I just purchased an olive tree to grow in our greenhouse, and hoping for the day to pick enough to make my first jar of homemade.

    Reply to whit's comment

  8. louisa @ TheReallyGoodLife on November 8, 2012 at 10:15 am

    Olives? I am … slightly partial to olives. Just a little bit. It isn’t a totally crazy obsession, honestly. Ahem.

    Kalamata were my favourites for a long time until I tried some Sicilian ones at an excellent Italian restaurant and now it has become my life goal to find a supply of good Sicilian olives. They were a deep apple green, with a meaty texture but fruity flavour. Yum!

    It’s really hard to find decent olives around here – olives are everywhere but they’re all boring/bland ones that shops/restaurants try to make exciting with gimmicky fillings or marinade. I think I’ll probably have to try a bulk order and curing myself – would love to hear more about your method :)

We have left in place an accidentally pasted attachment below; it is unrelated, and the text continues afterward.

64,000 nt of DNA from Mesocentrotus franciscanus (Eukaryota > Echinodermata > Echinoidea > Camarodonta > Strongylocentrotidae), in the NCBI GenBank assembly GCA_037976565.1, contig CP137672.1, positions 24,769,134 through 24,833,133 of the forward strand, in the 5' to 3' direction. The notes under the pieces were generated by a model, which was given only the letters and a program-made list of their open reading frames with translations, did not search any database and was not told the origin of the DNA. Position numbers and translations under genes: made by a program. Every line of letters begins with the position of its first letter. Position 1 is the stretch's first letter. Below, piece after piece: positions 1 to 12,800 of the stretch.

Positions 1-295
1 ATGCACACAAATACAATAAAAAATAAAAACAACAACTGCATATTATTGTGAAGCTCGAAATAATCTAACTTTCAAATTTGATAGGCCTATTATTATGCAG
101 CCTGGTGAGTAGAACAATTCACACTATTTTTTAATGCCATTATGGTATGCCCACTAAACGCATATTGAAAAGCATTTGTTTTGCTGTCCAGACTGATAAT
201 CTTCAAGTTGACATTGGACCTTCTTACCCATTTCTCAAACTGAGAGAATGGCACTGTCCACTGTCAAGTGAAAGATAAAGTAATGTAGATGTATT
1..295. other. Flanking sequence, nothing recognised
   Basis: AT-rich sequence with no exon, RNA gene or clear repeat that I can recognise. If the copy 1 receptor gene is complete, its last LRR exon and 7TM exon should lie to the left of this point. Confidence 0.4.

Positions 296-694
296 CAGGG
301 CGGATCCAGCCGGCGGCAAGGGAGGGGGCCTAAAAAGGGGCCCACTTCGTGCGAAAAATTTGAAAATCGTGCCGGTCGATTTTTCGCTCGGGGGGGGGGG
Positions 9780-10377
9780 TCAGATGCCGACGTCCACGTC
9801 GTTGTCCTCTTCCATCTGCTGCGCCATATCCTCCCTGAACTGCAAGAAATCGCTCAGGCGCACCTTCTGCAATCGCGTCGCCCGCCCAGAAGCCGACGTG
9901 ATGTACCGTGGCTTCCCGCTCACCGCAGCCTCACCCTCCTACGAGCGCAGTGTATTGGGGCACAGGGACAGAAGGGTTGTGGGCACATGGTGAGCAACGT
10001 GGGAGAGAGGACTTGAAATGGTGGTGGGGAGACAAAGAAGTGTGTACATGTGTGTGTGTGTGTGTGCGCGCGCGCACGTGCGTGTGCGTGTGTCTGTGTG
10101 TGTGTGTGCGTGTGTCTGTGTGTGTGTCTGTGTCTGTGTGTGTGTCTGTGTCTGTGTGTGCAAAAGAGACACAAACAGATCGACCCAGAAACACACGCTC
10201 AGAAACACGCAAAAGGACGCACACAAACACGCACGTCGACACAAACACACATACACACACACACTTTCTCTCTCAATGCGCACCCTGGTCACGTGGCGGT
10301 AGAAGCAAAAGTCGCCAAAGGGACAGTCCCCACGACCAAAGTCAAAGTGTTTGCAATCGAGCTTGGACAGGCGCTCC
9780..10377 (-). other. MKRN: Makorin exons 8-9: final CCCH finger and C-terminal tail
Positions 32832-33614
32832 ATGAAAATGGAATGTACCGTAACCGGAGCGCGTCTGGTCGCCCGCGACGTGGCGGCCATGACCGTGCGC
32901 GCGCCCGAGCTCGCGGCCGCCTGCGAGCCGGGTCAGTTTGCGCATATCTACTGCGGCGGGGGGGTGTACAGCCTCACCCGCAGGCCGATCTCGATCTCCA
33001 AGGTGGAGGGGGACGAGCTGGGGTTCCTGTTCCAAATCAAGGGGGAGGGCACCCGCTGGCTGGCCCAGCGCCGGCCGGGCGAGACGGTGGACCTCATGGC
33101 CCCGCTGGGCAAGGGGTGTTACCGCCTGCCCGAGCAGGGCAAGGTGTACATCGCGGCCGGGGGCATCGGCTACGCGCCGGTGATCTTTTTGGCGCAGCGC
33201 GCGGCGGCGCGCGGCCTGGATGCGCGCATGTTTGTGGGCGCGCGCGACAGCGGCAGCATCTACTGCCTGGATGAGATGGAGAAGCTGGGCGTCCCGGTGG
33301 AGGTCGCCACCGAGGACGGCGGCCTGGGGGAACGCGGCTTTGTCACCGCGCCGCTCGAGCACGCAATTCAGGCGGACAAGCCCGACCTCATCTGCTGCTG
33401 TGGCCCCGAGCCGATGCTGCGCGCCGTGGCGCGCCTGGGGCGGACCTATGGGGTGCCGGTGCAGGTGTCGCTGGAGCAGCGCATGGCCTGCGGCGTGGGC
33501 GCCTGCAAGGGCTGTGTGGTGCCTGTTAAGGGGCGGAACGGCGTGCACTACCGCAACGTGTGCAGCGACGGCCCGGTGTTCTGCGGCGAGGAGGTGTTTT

Reply to louisa @ TheReallyGoodLife's comment

  9. Maybelline on November 8, 2012 at 10:46 am

    Leave ’em. In California, olive trees are removed from orchards prior to development then used in landscapes. Unfortunately, the homeowner doesn’t know to spray the tree at blossom time to prevent the fruity mess. Olives (& citrus) are left to waste on the ground.

    Reply to Maybelline's comment

  10. Emily on November 8, 2012 at 11:19 am

    Ditto everything Erin said. I am in southern Maine, too! Welcome :) I am looking forward to learning how you cure them. I am curious about the cost per pound raw, as well.

    Reply to Emily's comment

    • Susy on November 8, 2012 at 9:30 pm

      The box contains about 17-18 lbs of green and I think my box of black mission olives had 20 lbs. They are $39.99 for the box and that includes shipping, so they end up costing around $2-$2.50/lb for organic olives. The curing costs are not high at all, mostly salt and sometimes some vinegar depending on your method of curing.

      Reply to Susy's comment